How should online privacy be regulated? Currently, Internet platforms, mobile applications, and online ad networks allow consumers to “opt-out” of having their data collected for marketing purposes, with the Federal Trade Commission utilizing a variety of tools to ensure these service providers act reasonably in protecting consumer’s privacy and personal information. Recently, Rep. Marsha Blackburn (R-TN) introduced the BROWSER Act, which would regulate privacy much more strictly, similar to the “opt-in” regime seen in Europe. More privacy protection always sounds good, in theory, but could the bill have unintended consequences for our Internet economy? Evan and Berin discuss.
What can Taylor Swift and Katy Perry agree on? Not much, but they both think America’s notice-and-takedown laws are outdated. These laws allow copyright holders to ask Internet platforms to remove content that infringes on intellectual property. The 1996 Digital Millennium Copyright Act (DMCA) aimed to strike a balance that protects copyright while shielding online platforms from being sued out of existence. But plenty of stakeholders have gripes with the current system. Many in the music industry say Internet platforms are enabling piracy, which robs artists and discourages creativity. The tech industry worries that stricter copyright laws would allow frivolous lawsuits to put platforms out of business, creating a chilling effect on free speech. Evan discusses with Mike Masnick, founder and CEO of Floor64 and editor of Techdirt.
How close are we to a driverless future? Over 30,000 Americans die in car accidents every year, and autonomous vehicles have the potential to dramatically reduce that number. Self-driving Ubers already hit the streets of Pittsburgh, and automakers have been striking deals with tech companies. Can government agencies like the Department of Transportation keep up with the fast pace of technological change? How do state and local governments factor in the discussion? As more and more cars connect to the Internet, will concerns over privacy and cybersecurity stand in the way? Evan is joined by Jamie Boone, Senior Director of Government Affairs for the Consumer Technology Association.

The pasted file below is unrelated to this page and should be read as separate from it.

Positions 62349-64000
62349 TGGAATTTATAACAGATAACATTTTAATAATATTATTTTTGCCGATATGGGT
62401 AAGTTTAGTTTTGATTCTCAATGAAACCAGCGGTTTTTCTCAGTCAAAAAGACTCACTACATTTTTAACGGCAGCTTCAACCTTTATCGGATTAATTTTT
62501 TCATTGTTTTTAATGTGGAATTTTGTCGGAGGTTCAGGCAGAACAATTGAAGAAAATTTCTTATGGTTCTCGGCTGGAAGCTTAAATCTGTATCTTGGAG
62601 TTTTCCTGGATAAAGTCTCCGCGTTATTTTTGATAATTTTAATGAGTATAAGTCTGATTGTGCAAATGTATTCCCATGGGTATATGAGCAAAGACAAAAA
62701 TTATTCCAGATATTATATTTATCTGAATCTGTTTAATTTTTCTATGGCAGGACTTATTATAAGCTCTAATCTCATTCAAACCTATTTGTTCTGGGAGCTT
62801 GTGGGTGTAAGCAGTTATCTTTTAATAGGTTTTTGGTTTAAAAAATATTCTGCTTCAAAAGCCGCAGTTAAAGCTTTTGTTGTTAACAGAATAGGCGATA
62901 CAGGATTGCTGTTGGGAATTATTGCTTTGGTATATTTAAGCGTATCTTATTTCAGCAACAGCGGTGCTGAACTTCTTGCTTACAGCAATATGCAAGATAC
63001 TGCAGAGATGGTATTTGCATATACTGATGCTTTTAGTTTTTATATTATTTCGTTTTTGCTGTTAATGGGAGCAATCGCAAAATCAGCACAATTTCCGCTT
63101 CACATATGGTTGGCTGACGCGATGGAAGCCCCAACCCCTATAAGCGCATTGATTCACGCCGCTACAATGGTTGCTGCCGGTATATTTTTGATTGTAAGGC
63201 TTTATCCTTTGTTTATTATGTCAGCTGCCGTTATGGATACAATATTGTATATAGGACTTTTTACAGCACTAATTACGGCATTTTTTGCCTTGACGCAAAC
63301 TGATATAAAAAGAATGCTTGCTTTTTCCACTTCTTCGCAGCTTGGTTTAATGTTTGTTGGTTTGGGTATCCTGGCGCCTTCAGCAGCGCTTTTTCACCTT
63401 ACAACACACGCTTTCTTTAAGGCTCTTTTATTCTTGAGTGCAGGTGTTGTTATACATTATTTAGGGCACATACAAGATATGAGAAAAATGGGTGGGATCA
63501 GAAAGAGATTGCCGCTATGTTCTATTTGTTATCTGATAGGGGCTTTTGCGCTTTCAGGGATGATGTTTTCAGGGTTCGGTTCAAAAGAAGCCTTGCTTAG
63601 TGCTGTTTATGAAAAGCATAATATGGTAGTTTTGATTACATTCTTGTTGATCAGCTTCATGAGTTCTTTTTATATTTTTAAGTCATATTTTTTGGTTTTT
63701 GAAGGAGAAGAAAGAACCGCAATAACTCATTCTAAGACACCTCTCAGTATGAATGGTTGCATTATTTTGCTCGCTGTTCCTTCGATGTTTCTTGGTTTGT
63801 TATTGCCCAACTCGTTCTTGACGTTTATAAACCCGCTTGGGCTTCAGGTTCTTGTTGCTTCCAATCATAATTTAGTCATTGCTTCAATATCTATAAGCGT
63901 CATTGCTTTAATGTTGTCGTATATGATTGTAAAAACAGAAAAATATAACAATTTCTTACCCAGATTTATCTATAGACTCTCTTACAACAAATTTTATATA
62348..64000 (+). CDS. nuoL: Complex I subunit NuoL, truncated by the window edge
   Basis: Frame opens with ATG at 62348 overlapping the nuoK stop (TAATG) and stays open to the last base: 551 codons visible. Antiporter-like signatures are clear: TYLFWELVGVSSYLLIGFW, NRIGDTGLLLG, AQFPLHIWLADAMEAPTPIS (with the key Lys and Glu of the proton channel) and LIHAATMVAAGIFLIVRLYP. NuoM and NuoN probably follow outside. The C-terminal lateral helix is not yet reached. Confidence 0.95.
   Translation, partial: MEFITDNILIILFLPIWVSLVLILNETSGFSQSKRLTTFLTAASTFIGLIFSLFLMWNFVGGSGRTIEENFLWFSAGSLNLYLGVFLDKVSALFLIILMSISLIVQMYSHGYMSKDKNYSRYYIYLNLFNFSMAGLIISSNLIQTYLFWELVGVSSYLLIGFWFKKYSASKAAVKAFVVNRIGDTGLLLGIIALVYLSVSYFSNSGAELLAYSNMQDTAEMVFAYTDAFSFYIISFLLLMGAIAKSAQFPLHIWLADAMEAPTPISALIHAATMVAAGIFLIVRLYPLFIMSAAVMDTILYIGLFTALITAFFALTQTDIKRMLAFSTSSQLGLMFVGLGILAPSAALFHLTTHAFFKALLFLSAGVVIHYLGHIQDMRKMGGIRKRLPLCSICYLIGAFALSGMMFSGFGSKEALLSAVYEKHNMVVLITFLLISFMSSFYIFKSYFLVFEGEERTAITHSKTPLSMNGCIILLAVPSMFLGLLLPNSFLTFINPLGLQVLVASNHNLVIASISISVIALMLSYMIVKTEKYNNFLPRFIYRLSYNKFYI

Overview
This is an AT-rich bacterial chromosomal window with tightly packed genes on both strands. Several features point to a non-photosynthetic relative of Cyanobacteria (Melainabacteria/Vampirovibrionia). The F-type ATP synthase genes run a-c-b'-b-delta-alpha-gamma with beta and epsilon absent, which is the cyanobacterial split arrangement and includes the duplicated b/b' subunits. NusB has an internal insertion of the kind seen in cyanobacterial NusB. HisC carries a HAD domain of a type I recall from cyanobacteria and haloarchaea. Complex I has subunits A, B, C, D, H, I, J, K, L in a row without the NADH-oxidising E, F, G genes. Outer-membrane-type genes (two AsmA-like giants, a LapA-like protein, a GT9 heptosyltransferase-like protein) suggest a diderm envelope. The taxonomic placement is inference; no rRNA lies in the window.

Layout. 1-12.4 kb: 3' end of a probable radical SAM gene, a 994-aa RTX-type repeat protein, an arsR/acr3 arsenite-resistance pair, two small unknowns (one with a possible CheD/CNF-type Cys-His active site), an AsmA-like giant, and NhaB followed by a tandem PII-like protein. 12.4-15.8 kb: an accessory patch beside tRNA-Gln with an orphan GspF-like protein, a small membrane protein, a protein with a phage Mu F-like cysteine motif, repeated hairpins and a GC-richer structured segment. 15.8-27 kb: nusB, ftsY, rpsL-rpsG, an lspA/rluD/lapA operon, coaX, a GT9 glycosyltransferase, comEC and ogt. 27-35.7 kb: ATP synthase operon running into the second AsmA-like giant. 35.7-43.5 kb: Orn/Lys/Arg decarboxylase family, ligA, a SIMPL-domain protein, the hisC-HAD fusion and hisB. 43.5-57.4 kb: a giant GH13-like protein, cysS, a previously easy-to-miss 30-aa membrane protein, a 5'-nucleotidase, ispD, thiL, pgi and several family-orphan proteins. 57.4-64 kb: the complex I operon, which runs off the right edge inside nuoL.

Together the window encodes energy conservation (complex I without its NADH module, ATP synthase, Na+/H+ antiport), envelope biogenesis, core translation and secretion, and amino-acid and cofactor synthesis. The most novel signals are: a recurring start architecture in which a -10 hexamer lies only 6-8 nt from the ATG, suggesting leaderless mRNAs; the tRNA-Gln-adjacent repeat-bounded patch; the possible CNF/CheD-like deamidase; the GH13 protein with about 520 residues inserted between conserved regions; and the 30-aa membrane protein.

How does an e-vapor business navigate the FDA’s approval process? On August 8, 2016, the Food and Drug Administration’s “Deeming Rule” took effect, starting a two-year period where every manufacturer of e-cigarettes, e-liquid, and other vapor products would have to get permission from the FDA to keep their products on the market. You’ve heard some statistics on this podcast trying to quantify the regulatory burden, which could be anywhere from a few hundred thousand to millions of dollars per product. But what does that actually look like in the real world? Chris Howard and Jeff Sanderson from E-Alternative Solutions discuss the impact and what they’re doing to get their Cue product through the FDA’s process.
Last week, the National Security Agency (NSA) announced it was ending a surveillance practice known as “about collection.” It’s one piece of a larger puzzle called “Section 702,” the legal authority behind some of the programs first revealed to the public in the Snowden leaks of 2013. While “about collection” is focused on surveillance of foreign communications, Americans’ data are routinely swept up in the process. The data can be queried by the FBI and local law enforcement for domestic purposes, as we discussed in a previous episode. Does the NSA’s announcement indicate that the intelligence agency is cleaning up it's act? Is our government capable of self regulation and oversight? What's the NSA’s motivation here? Evan discusses with friends of the show Neema Guliani, legislative counsel at the American Civil Liberties Union in DC, and Liza Goitein, co-director of the Brennan Center for Justice's Liberty and National Security Program.